The superhero we need for ‘these times’

Maybe you were only expecting The Falcon and the Winter Soldier to be a straight action thriller. Or maybe you were expecting that it would be a buddy cop comedy. Either way, you probably didn’t expect the latest Marvel Cinematic Universe entrant to be so engaged with issues of identity, especially the entwined questions of who we see as heroes and who gets to be seen as a hero. With Sam (Anthony Mackie) persuaded by the US government to give over Steve Rogers’ Captain America shield, ostensibly to be added to an exhibition honouring his memory and legacy, only for it to be turned around and given to someone else, it’s a slap in the face. John Wyatt (Kurt Russell) wasn’t chosen by Steve Rogers to carry on his work. Sam was. Seeing a blonde-haired, blue-eyed white man holding up the legacy left to him, you can only imagine what Sam is feeling, having essentially been told that he is not the hero they want. “The pathos of that moment is going to carry through and intensity through the series,” The Falcon and the Winter Soldier creator Malcolm Spellman told It’s a potent image to close out the first episode of a series that has at its core an exploration of whether a black superhero is allowed to be a national symbol of heroism in modern America – and internationally, beyond. RELATED: The Falcon and the Winter Soldier review “It’s intense journey for him, and it’s why I wanted to show up, which is to have a black man confront that symbol and that’s not an easy thing,” Spellman explained. “The answer is not obvious, which you’ve seen in the first episode. And I think people are making assumptions of what Sam’s going to do and then not paying attention to the trailers. “They’re going to find out very quickly in episode one that this ain’t the story that they think it is.” Spellman said the idea of grappling with that concept of heroism and identity was in his original pitch for the series, and the chance to explore it through Sam Wilson was why he fought to get the job. “I felt it would really help root this series in something that felt of the moment and forward facing.” Part of that is shading in Sam’s backstory, giving him a sister and two nephews in his hometown of New Orleans, which also happens to be where Mackie is from. Spellman said that ensuring Sam had a history and a community will make his very human and emotional journey more ridden with conflict. Mackie had already created a backstory for Sam when he was part of the ensemble in the Captain America and Avengers movies, even though none of it had made it on screen yet. Spellman evolved that backstory, changing it some but still drawing from where Mackie had started. RELATED: Stars you forgot were in Marvel movies They pulled elements from Mackie’s real life, such as that Louisiana origin, because it helped Mackie connect to the Sam he had in his head. The presence of Sam’s sister and his family’s history is intrinsic to the community this superhero represents, perhaps even more culturally specific than a character such as Black Panther which embodied a wider, global blackness. “We wanted Sam’s relationship with his sister to challenge him on a bunch of different levels,” Spellman said. “Just on a personal level is this family business that the audience will discover that goes back generations and is rooted in blackness and culture. “But also because of where they come from, Sam’s sister has strong opinions on what he does in so far as how she sees the world, separately from their personal relationship. “We wanted to really position his life in a way that he was going to have to overcome a lot and really decide what being a hero means for a black man in these times.” RELATED: WandaVision finale questions answered “These times” is something The Falcon and the Winter Soldier is really plugged into – even if in the world of the MCU, the most prominent trauma is not COVID but the return of half the world’s population. There’s a particular line in the first episode, spoken by Sam in which he says to a room full of people, “we need new heroes, ones suited to the times we’re in, symbols are nothing without the women and men that give them meaning”. Whether Sam, a human without any superstrength, can be that symbol is something he has to come to terms with, and whether others will accept him as that is something the show is wrestling with. Even though the series was conceived, written and had almost finished principal photography by the time the pandemic rolled around and knocked out TV and film productions for months, Spellman’s “mostly black” writer’s room had already threaded through The Falcon and the Winter Soldier the themes that resonate so much more after the most recent Black Lives Matter movement. “That’s one of the good things about having diversity in the creative space. We have a particular awareness of these things and we have a particular command over pop culture, and we have a particular gift at wielding socially relevant themes and pop culture and presenting them in a way that make people think. “A lot of stuff [that happened last year] was not surprising if you are a person of any kind but particularly if you are black.” For Spellman, finding the “heroes suited to these times” is the series’ mission statement. “This moment right now in history is so loud, and the heroes could not be relevant if they’re too similar to heroes of old. There heroes are future forward-facing, and they are for the people from today, not the past.” That sounds a lot like Sam Wilson. The Falcon and the Winter Soldier is streaming now on Disney+ Share your TV and movies obsessions | @wenleima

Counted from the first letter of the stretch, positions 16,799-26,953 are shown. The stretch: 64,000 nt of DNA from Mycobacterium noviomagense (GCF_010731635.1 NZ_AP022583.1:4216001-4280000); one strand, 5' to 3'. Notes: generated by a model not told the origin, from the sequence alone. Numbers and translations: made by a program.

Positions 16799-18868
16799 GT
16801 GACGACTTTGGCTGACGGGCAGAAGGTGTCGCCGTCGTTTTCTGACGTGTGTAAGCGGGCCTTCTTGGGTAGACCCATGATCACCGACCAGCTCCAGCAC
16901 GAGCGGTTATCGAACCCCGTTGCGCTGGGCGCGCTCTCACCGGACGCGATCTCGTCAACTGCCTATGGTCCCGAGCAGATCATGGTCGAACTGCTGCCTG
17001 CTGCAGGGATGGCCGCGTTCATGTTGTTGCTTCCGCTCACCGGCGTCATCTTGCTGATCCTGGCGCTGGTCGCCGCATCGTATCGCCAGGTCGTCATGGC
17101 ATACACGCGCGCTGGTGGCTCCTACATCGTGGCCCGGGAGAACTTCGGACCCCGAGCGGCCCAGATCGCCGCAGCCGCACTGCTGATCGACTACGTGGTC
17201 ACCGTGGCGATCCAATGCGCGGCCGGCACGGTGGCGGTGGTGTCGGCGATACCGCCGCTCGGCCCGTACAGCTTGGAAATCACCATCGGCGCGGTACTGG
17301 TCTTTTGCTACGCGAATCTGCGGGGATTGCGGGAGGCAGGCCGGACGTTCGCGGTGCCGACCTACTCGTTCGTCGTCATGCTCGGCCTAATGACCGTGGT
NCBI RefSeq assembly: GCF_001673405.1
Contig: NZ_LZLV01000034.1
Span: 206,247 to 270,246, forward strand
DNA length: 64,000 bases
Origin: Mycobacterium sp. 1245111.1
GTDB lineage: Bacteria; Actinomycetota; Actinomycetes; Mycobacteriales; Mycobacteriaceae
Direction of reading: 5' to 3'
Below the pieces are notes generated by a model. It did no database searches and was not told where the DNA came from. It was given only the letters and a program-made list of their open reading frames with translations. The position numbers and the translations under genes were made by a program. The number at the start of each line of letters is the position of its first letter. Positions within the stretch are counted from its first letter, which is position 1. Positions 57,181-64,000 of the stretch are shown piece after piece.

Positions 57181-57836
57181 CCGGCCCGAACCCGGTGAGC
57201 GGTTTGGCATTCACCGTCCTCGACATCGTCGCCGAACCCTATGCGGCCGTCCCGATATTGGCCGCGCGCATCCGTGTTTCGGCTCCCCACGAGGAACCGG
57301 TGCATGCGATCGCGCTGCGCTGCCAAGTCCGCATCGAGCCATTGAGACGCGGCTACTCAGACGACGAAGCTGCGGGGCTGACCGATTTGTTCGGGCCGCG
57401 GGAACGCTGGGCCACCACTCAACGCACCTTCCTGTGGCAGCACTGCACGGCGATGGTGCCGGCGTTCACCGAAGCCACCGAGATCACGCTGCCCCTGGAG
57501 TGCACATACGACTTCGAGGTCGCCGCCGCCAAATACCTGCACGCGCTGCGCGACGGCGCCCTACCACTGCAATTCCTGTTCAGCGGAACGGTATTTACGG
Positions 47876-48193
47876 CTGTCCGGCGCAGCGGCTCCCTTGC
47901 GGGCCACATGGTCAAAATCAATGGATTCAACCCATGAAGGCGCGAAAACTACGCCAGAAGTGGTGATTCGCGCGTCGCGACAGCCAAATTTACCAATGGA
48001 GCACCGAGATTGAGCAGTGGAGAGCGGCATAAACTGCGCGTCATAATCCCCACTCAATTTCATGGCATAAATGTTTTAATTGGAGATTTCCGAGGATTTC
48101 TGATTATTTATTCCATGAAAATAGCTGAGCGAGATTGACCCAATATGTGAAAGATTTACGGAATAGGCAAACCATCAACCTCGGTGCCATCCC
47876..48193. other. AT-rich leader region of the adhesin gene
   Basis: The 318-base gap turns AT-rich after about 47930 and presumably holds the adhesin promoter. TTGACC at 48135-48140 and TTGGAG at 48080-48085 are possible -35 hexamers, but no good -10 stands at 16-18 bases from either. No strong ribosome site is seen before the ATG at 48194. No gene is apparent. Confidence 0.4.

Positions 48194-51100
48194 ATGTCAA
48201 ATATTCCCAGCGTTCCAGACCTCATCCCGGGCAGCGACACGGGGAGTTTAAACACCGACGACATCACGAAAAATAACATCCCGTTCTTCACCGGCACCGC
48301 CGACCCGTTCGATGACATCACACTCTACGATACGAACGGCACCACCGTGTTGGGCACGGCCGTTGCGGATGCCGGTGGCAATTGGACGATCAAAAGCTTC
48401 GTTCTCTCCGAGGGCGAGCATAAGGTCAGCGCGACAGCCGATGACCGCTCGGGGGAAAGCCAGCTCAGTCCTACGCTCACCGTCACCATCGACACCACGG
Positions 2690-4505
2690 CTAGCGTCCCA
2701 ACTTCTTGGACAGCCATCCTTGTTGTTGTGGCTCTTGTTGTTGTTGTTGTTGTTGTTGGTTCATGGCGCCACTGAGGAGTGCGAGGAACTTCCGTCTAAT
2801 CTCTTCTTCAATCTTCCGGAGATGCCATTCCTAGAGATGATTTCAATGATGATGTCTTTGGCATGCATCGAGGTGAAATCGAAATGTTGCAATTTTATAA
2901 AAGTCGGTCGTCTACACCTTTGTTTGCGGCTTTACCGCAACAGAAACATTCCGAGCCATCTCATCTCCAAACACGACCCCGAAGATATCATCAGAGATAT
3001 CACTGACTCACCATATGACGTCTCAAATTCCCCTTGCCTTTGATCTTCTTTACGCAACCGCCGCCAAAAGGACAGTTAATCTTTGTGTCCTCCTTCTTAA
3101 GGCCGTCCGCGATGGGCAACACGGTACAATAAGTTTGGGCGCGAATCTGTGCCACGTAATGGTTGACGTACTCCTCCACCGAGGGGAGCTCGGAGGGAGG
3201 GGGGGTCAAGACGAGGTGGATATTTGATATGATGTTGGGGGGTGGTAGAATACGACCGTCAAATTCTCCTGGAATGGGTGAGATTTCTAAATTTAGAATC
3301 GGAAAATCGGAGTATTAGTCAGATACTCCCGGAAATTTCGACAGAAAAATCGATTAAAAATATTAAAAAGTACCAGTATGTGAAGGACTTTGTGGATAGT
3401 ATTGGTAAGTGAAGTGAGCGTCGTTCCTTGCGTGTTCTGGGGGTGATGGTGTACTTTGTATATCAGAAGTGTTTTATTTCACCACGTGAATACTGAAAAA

The superhero we need for ‘these times’

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